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May 20, 2022

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Network Rail fined £1.4m after ORR prosecution following life-changing injuries to employee

Network Rail has been fined £1.4 million for a health and safety breach after an investigation by the Office of Rail and Road.

Network Rail fined £1.4m after ORR prosecution following life-changing injuries to employeeORR found failings that led to a worker being crushed between the conveyor of a 25 tonne ‘Superboss’ ballast distributor (see image) and Kubota people carrier.

The worker suffered catastrophic and life-changing injuries to his legs and spine. He lost 12cm of bone to his left leg and 4cm to his right leg. The tendons and nerves of his right leg were also irreparably damaged, causing permanent disability.

A second worker suffered minor injuries to his wrist and shoulder from the collision.

The incident happened on 19 September 2018 on a 19 mile stretch of track between Crewe and Chester. ORR’s investigation led to it prosecuting Network Rail under the Health Safety at Work etc. Act 1974. Network Rail was fined after pleading guilty at Chester Magistrates Court yesterday (11 May 2022).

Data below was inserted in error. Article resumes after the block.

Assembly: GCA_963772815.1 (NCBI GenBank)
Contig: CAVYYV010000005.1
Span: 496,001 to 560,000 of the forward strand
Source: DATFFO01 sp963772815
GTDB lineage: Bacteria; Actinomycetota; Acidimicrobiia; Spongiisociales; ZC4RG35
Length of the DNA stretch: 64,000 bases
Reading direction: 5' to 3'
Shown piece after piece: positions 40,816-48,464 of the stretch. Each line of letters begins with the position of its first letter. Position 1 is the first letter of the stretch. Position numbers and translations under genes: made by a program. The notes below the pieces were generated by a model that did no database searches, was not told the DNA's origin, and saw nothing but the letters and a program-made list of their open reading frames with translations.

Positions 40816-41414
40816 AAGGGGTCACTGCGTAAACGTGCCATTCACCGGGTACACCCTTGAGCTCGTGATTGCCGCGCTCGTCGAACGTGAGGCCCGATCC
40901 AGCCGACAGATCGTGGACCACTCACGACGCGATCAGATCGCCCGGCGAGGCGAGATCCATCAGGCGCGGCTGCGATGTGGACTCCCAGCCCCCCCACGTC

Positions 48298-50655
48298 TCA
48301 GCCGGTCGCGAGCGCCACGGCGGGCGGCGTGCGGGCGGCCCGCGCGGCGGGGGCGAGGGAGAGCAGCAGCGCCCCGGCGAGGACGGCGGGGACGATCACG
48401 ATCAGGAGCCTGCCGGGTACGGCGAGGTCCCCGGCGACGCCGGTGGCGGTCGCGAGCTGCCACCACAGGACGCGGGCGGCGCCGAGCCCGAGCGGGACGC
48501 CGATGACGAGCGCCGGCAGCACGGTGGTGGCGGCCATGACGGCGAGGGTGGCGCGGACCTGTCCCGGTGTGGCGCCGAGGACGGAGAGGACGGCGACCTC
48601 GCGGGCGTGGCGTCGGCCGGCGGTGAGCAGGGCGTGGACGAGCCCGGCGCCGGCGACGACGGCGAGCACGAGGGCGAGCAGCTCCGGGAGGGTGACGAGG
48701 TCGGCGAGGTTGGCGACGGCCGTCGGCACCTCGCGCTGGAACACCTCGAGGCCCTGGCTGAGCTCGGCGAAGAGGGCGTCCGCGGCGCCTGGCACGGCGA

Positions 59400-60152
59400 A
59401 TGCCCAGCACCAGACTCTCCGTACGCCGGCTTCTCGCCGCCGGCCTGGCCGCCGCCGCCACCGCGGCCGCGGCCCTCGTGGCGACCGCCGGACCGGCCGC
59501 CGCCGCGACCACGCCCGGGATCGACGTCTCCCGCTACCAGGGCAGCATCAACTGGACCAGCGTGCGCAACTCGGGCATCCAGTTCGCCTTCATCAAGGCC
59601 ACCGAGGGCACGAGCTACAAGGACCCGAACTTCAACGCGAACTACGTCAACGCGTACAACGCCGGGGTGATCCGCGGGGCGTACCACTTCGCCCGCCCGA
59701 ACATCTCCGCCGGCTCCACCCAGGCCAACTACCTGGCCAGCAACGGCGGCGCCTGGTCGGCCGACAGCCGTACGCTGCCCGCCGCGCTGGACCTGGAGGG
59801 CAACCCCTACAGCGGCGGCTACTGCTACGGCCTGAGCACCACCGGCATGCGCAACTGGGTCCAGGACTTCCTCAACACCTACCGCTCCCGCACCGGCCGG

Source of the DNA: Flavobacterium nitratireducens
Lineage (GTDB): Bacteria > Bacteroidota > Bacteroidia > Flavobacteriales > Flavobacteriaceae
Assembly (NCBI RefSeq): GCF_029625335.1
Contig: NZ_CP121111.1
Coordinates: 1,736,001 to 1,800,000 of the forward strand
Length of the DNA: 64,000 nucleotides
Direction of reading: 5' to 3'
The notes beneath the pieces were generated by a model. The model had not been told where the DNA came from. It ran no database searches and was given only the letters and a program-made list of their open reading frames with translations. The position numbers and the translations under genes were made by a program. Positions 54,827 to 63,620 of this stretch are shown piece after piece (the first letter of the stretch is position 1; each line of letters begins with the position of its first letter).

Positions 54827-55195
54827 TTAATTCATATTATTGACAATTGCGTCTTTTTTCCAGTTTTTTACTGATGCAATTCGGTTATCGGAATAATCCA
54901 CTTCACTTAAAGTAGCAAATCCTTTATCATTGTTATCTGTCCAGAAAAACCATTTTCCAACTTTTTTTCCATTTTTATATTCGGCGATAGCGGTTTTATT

ORR found failings in Network Rail’s management of the worksite, including poor planning, failure to provide adequate supervision of the works, poor communication at all levels and failure to provide adequate information, instructions and training to safety critical staff.

District Judge Sanders on sentencing Network Rail stated the subsequent accident was as a result of many layers of failure within Network Rail. Judge Sanders said there was a failure in the planning with a lack of clarity as to what was going on, failure in the supervision which was insufficiently robust, and there were operating failures by Network Rail.

ORR’s HM Chief Inspector of Railways Ian Prosser CBE, said: “The injuries sustained to a Network Rail employee on 19 September 2018 were horrendous and have had a devastating impact on him and his family, to whom we offer our heartfelt sympathies.

“The incident was caused by totally inadequate supervision of the task at all levels.

“Nobody was making sure that those under their supervision had been following safe working practices, which led to this incident that could easily have been avoided.”

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Vincent Holloway
Vincent Holloway
1 month ago

Please could you give more detail of how the inadequate supervision of the task at all levels and safe working practices, that led to a worker being crushed between the conveyor of a 25 tonne ‘Superboss’ ballast distributor and Kubota people carrier.

Pat Nolan
Pat Nolan
1 month ago

The railway during engineering works is a dangerous place and the risks are well known, so until the individuals at Network Rail responsible for planning the works are personally challenged I fear events like this will happen again.